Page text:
The Matt Damon BOURNE IDENTITY was not your father’s spy movie. But maybe the three hour 1988 TV mini-series with Richard Chamberlain is. I don’t know – am I your father? I thought it was pretty good.
Like the later one (and the Robert Ludlum book, I’m guessing) it opens on a boat, where Chamberlain (KING SOLOMON’S MINES) gets shot and falls overboard. He sinks to the bottom but manages to wake up and swim to the surface, later washing ashore in a small village in France.
You know how they do those experiments sometimes where they have somebody lay on the street and pretend to be unconscious, and supposedly everybody walks past them and doesn’t try to make sure they’re okay? Not true of this crab:
He’s like, “Hey mister, are you okay?” but he doesn’t answer. Eventually two unknown human individuals carry him and dump him on the doorstep of Washburn, a lovable doctor-who-lost-his-license-due-to-alcoholism played by Denholm Elliott. He unlicensed-doctors him back to health.
When he wakes up he has no idea who he is. The doc is surprised by his American accent. He notices some other things, too: lots of scars that have been treated better than if they’d happened in war, signs of plastic surgery, a small implant engraved with the number of a bank account in Zurich. You know, nothing big. Also, when they go outside some guys recognize him and run away. He chases them to try to find out what they know about him, and when a knife comes out his instincts kick in and he kicks both their asses.
Meanwhile, the TV news is all aflutter about a terrorist named Carlos who just assassinated an ambassador and got away. I mean, this doctor should be scared shitless! But he likes this John Doe, so he gives him some cash and arranges a ride for him.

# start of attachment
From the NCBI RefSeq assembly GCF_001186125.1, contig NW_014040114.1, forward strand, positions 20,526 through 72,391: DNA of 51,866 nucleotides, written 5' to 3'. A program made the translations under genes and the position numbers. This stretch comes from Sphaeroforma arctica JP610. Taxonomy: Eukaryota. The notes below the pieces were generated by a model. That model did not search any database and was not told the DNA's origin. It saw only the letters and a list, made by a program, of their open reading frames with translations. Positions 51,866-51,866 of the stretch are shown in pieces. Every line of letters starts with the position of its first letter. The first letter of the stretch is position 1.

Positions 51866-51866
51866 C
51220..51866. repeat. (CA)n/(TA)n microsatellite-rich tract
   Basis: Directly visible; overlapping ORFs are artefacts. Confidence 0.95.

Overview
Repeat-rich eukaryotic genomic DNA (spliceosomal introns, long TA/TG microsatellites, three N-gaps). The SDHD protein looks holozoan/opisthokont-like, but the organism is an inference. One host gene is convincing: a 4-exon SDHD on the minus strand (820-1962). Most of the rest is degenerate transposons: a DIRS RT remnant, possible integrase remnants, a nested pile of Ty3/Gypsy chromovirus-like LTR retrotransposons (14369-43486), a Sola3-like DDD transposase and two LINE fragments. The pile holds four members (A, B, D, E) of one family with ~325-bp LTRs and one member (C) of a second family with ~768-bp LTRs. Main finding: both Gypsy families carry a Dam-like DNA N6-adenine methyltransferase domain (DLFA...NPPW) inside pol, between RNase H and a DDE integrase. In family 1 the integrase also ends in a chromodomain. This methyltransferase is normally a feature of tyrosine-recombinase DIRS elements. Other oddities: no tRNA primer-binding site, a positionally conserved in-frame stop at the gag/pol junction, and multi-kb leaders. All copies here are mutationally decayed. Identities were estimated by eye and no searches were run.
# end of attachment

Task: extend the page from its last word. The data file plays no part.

One thing that’s kinda funny: at one point Washburn makes a defensive comment about not being a brain surgeon, implying that he could’ve caused the amnesia taking the bullet out but you can’t blame him because he’s not a pro. Maybe all this could’ve been avoided if he’d been brought to a real medical facility and not just some dude’s house.
Anyway, he has to pretend to know who he is and what he’s doing. Whenever somebody seems to know him he tries to question them or get them to say something that would help. It’s at the bank that he sees his name is J. Bourne. At the hotel (where a concierge knows him and his usual preferences) he meets Marie (Jaclyn Smith, Charlie’s Angels), a “beautiful Canadian economist” as he later calls her. Well, “meets” is too generous. He takes her hostage.
This, I think, is the first big change they made in the modern version. I believe Damon’s Bourne paid Franka Potente’s Marie to drive him. It’s a smart way to make him more sympathetic, but I like this meaner version because you don’t know how far he’s gonna go. We have reason to believe that he’s actually this terrorist Carlos, even if he doesn’t know it. He may not be trustworthy. And that’s part of the hook of this amnesia gimmick. It’s not only that he’s in danger and doesn’t understand the context, it’s also that he could very well be a horrible terrorist murderer guy. Not a fun thought to wake up with.
Only after she escapes him and runs into the old trenchcoat ‘n silencer crowd chasing him, who claim to be police, does she start to see what’s going on. They get the information out of her, then seem like they’re going to kill her. Bourne could get away, but he comes back to save her (from rape!), so (against his advice) she stays with him to help him using her connections and understanding of banking. It’s a tenuous relationship though. I mean yeah, they have a long romantic slow motion underwear sex scene with violin music, but when she sees all the killing he’s connected to she tries to get out.